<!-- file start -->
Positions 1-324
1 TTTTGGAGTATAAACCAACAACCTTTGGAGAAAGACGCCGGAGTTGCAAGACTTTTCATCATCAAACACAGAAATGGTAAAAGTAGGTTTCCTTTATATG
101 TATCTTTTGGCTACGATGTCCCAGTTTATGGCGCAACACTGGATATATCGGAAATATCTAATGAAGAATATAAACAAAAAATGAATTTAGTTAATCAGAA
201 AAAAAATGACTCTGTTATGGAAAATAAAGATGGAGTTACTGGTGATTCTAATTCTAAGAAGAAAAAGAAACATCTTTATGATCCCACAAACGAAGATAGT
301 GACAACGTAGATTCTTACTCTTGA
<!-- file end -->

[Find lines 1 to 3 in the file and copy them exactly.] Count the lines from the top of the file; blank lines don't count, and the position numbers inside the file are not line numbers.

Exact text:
Positions 1-324
1 TTTTGGAGTATAAACCAACAACCTTTGGAGAAAGACGCCGGAGTTGCAAGACTTTTCATCATCAAACACAGAAATGGTAAAAGTAGGTTTCCTTTATATG
101 TATCTTTTGGCTACGATGTCCCAGTTTATGGCGCAACACTGGATATATCGGAAATATCTAATGAAGAATATAAACAAAAAATGAATTTAGTTAATCAGAA